‘Public spend drive to lead Qatar construction boom’

Despite concerns about long lead-times for many of the planned projects across the country and the potential for rising construction costs, Business Monitor International (BMI) has maintained an “overall bullish” outlook for Qatar’s construction sector.
“A strong commitment to public spending coupled with the most attractive and stable business environment in the region will help Qatar in achieving its ambitious infrastructure development targets to facilitate the 2022 FIFA World Cup and its own 2030 Vision,” BMI said in a recent report.
BMI’s country risk team believes that “Qatar’s economic growth will remain underpinned by the non-hydrocarbons sector over the coming quarters, with robust household consumption and construction activity making up for an ongoing stabilisation in hydrocarbons production.”
The country’s fiscal policy is set to remain strongly supportive of the economy: the government has signalled its intention to ratchet up both current spending and investment expenditure over 2013-14 fiscal.
BMI expects Qatar’s overall real GDP to grow by 5% in 2013 and 4.8% in 2014. In light of this outlook and as progress on many of the major projects is finally being made, it has revised upwards its forecast for the years leading up to the 2022 World Cup.
Average real growth for Qatar over BMI’s 2013-22 forecast period now stands at 8% a year.
Ahead of the 2022 World Cup, and in line with the country’s 2030 development plan, Qatar’s spending on infrastructure is expected to reach around $150bn over the next decade, the report said.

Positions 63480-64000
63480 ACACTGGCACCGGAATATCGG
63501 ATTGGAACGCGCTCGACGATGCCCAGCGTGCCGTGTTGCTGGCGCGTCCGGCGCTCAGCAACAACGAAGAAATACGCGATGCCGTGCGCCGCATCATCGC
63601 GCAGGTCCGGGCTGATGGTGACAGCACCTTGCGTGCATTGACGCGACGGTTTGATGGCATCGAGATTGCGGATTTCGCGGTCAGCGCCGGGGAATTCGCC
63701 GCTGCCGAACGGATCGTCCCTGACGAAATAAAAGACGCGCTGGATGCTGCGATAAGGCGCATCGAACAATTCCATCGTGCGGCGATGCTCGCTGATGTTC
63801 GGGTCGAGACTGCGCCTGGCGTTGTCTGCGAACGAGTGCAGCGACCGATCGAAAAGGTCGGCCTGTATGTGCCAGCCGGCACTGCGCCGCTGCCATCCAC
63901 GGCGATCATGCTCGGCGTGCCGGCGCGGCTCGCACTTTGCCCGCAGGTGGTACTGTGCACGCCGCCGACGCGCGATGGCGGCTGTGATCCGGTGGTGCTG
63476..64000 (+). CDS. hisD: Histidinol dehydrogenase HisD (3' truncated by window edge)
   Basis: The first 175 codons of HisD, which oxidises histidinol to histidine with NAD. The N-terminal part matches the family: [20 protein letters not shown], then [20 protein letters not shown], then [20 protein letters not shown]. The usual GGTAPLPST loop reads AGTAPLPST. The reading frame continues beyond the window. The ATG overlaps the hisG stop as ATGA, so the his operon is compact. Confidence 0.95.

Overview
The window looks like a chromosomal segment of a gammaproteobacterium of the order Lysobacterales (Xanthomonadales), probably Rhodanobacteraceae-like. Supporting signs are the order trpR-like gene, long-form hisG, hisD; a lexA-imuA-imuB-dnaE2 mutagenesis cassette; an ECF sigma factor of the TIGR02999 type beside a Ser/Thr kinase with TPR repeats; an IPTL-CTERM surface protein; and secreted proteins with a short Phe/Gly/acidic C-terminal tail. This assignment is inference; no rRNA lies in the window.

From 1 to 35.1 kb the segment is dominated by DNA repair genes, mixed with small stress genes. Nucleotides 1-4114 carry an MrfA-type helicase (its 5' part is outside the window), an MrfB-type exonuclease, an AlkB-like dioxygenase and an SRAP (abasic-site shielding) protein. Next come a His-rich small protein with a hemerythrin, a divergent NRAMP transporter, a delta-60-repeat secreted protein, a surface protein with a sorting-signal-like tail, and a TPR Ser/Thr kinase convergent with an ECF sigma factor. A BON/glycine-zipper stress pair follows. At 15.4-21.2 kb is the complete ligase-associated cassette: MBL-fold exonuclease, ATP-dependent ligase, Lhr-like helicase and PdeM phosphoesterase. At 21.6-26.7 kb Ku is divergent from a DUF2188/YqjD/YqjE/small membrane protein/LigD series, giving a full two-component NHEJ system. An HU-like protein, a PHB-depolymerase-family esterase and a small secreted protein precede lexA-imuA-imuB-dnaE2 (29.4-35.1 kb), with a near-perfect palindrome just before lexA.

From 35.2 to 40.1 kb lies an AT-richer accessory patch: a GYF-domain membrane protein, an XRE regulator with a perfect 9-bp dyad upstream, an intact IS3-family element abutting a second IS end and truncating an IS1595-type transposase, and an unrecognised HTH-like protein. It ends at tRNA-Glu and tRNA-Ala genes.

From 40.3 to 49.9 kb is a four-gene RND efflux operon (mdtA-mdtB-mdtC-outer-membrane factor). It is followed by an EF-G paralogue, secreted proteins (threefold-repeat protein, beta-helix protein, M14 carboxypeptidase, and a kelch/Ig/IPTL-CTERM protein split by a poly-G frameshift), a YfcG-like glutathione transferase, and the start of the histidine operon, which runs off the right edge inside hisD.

A series of infrastructure projects are in the pipeline, including a $1bn transport corridor project in Doha; a $20bn investment in roads; $40bn plan for railways; $15.5bn new airport project; $4bn for stadiums; $8bn to be spent on a deep-water seaport; tens of thousands of hotel rooms to be built; and even a new city.
For 2013, the Qatari government has initiated a major infrastructure upgrade of the road network in the country, which as BMI said, has begun to result in a sharp increase in contracts being awarded.
For example, it said construction supervision contracts for the $4.1bn Doha Expressway were awarded in April and for the $5bn Doha Bay Crossing in May. The country is believed to have one of the busiest road markets in GCC to date, with contacts awarded so far being valued in excess of $1.8bn.
This year, the government will be inviting bids from firms for the construction of a solar power plant in the country. The plant whose construction may commence in 2014, may cost $10bn-$20bn, and will have a generation capacity of 1,800 MW. It is likely to be completed by 2018. Meanwhile, plans are also underway for the launch of a tender for a 220 MW solar energy project this year.
Supporting BMI’s long-held view about increase in tourism-related investment, the Qatar Tourism Authority, in March 2013 indicated plans to invest $20bn on the country’s tourism infrastructure. Qatar is looking to build as many as 22 new hotels (before 2017), with a total capacity of 45,000 rooms. It is expected that as many as 60,000 rooms will be required during the world cup.